Perhaps Revolution's greatest feature is its cross-platform ability. Revolution runs on Windows, Mac OS X, and Linux, which means you can write a program once and compile and run it on multiple operating systems with little or no modification.



Best of all, Revolution compiles your programs into a single file so you can easily copy and share your programs with others without worrying about any additional files needed to make your program work, which is often a problem with other programming languages such as Java or Visual Basic.

If you want to write programs quickly and easily without feeling like you need to study computer science, consider Revolution. Revolution's language is simple enough for anyone to learn and understand, and its ability to create Mac OS X, Windows, and Linux programs is an added bonus.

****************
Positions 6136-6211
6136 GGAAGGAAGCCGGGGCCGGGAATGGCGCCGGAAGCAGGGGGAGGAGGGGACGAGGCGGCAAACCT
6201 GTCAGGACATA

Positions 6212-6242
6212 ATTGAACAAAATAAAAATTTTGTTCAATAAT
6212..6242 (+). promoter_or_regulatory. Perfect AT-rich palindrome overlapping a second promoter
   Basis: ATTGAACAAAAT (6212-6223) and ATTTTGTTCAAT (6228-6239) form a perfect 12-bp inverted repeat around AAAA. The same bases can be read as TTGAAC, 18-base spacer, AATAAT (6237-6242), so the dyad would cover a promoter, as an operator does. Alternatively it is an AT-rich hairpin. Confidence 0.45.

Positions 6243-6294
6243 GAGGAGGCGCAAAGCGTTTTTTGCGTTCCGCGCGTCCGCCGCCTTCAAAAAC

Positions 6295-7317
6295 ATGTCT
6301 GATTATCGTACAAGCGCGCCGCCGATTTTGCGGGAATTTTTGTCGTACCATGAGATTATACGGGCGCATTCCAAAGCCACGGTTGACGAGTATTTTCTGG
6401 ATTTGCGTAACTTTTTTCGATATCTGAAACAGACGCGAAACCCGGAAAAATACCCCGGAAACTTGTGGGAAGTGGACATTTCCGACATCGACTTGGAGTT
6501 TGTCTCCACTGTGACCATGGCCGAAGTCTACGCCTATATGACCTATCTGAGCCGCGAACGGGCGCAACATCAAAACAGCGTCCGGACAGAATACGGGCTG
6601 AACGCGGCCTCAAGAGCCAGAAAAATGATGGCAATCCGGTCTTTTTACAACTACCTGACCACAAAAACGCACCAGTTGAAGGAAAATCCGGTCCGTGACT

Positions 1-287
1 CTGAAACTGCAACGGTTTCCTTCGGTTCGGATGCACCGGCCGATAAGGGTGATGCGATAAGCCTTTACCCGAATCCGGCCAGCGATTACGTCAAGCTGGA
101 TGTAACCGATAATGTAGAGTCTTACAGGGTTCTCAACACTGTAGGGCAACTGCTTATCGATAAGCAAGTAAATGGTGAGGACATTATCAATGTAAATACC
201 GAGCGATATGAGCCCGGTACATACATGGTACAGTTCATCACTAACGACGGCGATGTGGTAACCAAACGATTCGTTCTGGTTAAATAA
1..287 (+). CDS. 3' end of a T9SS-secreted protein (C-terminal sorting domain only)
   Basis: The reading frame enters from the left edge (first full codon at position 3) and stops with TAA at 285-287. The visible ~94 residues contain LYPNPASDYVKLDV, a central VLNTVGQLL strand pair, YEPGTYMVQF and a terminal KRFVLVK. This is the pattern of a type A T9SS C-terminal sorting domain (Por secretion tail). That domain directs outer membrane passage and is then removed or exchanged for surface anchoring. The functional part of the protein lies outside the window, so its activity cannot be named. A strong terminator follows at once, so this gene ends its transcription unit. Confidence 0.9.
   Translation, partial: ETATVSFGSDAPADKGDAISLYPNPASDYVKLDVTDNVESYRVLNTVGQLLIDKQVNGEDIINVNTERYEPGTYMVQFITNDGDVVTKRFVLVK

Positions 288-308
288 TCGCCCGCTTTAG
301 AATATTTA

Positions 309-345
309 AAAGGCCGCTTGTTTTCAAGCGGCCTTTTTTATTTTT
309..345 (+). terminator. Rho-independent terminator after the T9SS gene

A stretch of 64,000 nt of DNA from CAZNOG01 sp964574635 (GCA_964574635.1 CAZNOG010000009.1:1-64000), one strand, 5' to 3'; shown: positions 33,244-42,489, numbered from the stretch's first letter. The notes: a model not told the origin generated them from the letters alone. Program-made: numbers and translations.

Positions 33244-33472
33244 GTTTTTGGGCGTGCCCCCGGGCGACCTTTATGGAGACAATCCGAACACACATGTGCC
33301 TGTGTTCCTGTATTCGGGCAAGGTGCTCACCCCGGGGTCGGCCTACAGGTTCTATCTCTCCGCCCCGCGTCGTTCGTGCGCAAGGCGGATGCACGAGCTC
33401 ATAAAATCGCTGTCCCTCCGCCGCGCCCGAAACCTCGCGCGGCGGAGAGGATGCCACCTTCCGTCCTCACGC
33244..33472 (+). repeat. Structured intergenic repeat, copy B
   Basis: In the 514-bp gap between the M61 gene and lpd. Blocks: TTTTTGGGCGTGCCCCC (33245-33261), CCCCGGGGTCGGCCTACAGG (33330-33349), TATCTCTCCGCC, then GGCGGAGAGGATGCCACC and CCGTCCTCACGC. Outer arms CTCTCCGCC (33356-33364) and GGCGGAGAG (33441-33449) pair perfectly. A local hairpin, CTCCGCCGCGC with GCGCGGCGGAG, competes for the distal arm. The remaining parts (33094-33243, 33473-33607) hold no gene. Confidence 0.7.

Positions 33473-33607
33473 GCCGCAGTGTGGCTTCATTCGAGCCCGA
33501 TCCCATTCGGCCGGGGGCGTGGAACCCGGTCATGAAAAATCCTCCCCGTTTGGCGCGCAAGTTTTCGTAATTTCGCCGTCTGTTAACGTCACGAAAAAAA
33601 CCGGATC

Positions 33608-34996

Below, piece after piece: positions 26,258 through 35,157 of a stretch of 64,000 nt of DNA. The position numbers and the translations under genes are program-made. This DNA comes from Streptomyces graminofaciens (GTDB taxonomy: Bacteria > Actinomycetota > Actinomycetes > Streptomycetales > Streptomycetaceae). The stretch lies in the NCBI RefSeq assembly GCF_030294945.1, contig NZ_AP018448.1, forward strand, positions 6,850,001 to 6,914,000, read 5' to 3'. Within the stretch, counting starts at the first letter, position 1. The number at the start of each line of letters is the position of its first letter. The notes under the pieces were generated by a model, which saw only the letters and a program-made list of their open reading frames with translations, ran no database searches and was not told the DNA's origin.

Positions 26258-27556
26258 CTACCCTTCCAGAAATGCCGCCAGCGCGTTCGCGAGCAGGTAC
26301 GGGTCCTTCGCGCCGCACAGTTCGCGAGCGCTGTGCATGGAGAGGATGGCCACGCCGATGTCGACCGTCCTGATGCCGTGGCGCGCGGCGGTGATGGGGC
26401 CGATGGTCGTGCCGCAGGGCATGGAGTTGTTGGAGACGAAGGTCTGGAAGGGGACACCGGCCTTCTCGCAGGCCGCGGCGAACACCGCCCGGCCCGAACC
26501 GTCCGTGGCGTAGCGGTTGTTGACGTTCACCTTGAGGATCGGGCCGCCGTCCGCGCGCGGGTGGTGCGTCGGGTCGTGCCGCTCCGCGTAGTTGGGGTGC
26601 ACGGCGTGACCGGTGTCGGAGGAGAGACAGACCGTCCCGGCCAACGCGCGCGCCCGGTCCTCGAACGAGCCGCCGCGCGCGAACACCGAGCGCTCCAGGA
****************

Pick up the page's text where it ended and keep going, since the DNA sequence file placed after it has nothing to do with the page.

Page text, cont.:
Revolution comes in three versions: Media ($49), Studio ($399), and Enterprise ($999). Both the Media and Studio versions only let you compile programs for a single operating system while the Enterprise edition lets you compile programs for Windows, Mac OS X, and Linux.




by MacNN Staff

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Comments

  1. whelkboy

    Joined: Dec 1969

    +1

    It's awesome!

    Rev isn't just suitable for the hobbyist but also for the commercial application developer. Whilst the basics are easily accessible, there's an awful lot of extra power and some wickedly advanced commands available.

    Plus it's backed up by a huge community of developers!